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Killer's Moon (1978)
22nd Jun 11
Carry on A Clockwork Orange as four escaped mental patients take a break in the Lake District.
Review Killer’s Moon was part of what was later to be referred to as ‘New Wave’ British horror a collective of flicks made in the Seventies that were seen as a reaction to the strict censorship of the time relocating the horror to a more contemporary setting rather than the Hammer Films of old.
With murders, rape and other such violations Killer’s Moon certainly pushed against the breed of horror it superseded however in its framing and generally trashy aesthetic and unintentional laughs it’s casual portrayal of events gets under the skin and disturbs.
It is such a mix that has given Killer’s Moon a substantial cult following and life beyond its low budget origins. It’s tasteless, vulgar and irresponsible in its portrayal of rape – even more so given that the victims here are young schoolgirls – and yet somehow it manages to engage if occasionally enrage. Its eclectic casting and aimless direction makes it seem like everyone is acting in a different movie to everyone else.
A bunch of young girls, along with their two teachers, are on their way to perform at a musical event in Edinburgh when their bus decides to conk out en route in the Lake District. Fortunately they find accommodation at a guest house however unfortunately for them said guest house happens to be in the path of four escaped mental patients, dosed up on LSD, who, as part of their radical therapy, believe that they are within a dream so meaning that everything they do whether rape or murder is not actually real when unfortunately for others it very much is.
On Killer’s Moon’s promotional blurb it states that it is Britain’s answer to I Spit on Your Grave. Whereas the original I Spit on Your Grave has a prolonged, grubby and unsettling rape sequence Killer’s Moon manages somehow to trivialise such a gross act. Rape is flippantly dismissed with a shrug of the shoulders and a firm word. Take young Agatha (Georgina Kean)’s response to a violated female friend getting too clingy following the horrific act having been inflicted upon her – ‘Look, you were only raped; as long as you don’t tell anyone about it you’ll be alright. You pretend it never happened, I pretend I never saw it and if we ever get out of this alive, well, maybe we’ll both live to be wives and mothers.’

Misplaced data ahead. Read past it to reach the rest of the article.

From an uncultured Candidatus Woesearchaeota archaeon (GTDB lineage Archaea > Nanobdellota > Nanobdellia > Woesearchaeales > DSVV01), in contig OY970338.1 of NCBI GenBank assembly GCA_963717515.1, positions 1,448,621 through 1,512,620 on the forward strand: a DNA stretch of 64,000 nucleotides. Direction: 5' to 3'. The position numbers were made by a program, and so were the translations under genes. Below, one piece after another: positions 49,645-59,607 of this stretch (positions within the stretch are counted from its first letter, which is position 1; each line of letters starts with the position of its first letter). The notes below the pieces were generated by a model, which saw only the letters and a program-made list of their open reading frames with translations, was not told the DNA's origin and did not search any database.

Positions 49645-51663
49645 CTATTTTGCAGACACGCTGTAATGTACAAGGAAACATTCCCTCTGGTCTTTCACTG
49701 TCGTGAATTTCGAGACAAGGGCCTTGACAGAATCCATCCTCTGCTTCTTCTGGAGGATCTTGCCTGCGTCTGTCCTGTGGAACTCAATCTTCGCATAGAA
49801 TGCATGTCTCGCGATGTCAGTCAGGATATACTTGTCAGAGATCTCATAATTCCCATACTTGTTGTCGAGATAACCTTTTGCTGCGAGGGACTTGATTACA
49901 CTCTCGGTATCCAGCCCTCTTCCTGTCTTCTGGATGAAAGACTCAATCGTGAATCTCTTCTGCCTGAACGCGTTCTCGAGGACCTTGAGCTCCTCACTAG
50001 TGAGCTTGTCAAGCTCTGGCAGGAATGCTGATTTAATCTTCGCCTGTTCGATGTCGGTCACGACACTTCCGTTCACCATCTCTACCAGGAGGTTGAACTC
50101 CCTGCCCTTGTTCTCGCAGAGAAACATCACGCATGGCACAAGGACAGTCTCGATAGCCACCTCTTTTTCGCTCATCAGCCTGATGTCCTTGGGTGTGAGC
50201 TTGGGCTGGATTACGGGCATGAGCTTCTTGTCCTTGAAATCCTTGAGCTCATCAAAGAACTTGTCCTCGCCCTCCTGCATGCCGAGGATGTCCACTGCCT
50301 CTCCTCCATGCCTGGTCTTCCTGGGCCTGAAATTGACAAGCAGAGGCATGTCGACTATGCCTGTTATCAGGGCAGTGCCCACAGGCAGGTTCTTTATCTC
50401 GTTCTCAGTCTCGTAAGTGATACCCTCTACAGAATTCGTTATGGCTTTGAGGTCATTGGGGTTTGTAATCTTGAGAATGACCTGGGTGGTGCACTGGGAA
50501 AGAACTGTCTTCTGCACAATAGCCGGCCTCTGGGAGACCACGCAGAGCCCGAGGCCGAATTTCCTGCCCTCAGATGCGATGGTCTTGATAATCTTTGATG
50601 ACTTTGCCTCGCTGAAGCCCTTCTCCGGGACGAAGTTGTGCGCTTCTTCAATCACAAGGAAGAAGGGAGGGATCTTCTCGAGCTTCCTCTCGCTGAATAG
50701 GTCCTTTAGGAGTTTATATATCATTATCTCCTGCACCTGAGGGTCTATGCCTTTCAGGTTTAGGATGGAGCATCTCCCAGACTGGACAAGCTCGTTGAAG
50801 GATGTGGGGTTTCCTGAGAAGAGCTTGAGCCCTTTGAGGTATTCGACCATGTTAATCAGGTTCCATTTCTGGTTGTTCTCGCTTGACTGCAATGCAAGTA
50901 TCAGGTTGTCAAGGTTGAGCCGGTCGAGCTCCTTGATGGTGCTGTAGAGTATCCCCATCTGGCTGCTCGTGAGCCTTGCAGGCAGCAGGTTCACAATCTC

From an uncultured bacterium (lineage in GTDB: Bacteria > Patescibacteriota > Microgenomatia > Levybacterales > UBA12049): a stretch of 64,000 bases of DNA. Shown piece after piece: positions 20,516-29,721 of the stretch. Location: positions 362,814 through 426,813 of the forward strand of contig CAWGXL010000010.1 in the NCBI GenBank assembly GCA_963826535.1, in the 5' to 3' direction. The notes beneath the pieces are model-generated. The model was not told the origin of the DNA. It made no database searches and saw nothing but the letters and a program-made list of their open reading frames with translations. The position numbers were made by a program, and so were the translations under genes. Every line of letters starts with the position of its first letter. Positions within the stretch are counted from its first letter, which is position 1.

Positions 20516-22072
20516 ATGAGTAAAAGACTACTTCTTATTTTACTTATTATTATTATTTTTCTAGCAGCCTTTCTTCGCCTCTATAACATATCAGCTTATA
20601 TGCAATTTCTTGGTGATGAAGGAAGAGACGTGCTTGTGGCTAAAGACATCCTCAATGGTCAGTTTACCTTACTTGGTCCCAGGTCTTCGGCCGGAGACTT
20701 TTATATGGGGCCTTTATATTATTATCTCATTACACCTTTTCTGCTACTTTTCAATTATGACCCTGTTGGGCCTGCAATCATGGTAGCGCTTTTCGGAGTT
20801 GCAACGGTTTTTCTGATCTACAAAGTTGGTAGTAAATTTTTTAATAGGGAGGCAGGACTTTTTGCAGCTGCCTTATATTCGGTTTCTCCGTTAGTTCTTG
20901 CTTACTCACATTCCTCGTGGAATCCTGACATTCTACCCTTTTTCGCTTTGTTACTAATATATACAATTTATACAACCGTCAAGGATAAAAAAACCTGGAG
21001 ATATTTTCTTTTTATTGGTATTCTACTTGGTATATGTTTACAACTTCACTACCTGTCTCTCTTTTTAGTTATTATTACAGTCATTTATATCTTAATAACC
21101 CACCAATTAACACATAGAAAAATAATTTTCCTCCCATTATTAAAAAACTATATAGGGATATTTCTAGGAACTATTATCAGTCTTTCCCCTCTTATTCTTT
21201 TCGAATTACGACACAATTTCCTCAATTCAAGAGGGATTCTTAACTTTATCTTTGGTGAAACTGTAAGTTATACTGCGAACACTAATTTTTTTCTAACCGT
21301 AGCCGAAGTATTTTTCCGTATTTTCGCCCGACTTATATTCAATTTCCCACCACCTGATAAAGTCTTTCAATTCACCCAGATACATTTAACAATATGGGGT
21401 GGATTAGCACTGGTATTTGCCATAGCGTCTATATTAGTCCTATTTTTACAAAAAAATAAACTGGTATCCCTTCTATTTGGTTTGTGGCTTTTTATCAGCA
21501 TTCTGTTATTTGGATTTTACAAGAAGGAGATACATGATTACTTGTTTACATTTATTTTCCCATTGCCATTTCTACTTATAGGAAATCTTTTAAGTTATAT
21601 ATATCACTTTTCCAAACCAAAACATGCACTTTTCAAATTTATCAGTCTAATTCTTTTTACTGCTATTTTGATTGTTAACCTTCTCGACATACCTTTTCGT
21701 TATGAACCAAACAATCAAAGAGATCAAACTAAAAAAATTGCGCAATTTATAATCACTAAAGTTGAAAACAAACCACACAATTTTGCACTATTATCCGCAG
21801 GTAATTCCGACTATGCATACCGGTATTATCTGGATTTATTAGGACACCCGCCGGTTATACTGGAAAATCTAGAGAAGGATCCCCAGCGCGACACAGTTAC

Writer/director Alan Birkinshaw has always stated that Killer’s Moon shouldn’t be taken seriously although surely one could argue that any film that has young girls being raped is no laughing matter either. It’s difficult to believe too that Birkinshaw’s sister – noted novelist Fay Weldon – provided additional dialogue for the young girls especially when such as the aforementioned quote from Agatha demeans and insults her demographic.
Outside of our four escaped mental patients - Mr. Smith, Mr. Trubshaw, Mr. Muldoon and Mr. Jones – and a bus full of schoolgirls Birkinshaw has also chucked two young guys – one American one British – camping nearby into the mix. Sex with the British guy is a bit limp by his own admission and the American guy takes to dressing as a woman to entice the mental patients away. That leaves us with the mental patients who can turn on their sexual urges at the drop of a white nightdress. What sort of picture is Birkinshaw painting when the ‘normal’ guys appear to be sexual lacking/ambiguous but a deranged drugged up lunatic has no issue performing even when it’s not wanted.
As is often the case with trashier releases the DVD extras are actually rather good and in the case of Killer’s Moon adds another star to the overall movie rating. There’s two exclusive interviews one with writer/director Alan Birkinshaw and another with star JoAnne Good both moderated by James Blackford that are well worth watching for little bits and bobs about the production and how the film was received and its subsequent cult following.
There’s also a commentary with both Birkinshaw and Good, two theatrical trailers and a stills gallery. It’s all good stuff but if you already have the 2008 Redemption Films DVD release you’ll already have them.
Dangerous, misguided and a mess Killer’s Moon is only worth checking out if you want to see the bottom rungs that trashy British horror/exploitation can reach to. It amuses when it shouldn’t, appals for all the wrong reasons and never truly appals when it should. Alan Birkinshaw is in talks to write and direct Killer’s Moon 2 one can only hope that he takes on board the criticisms that have been levelled at this slab of Seventies slash trash and improve on his game or just pray that it doesn’t happen at all.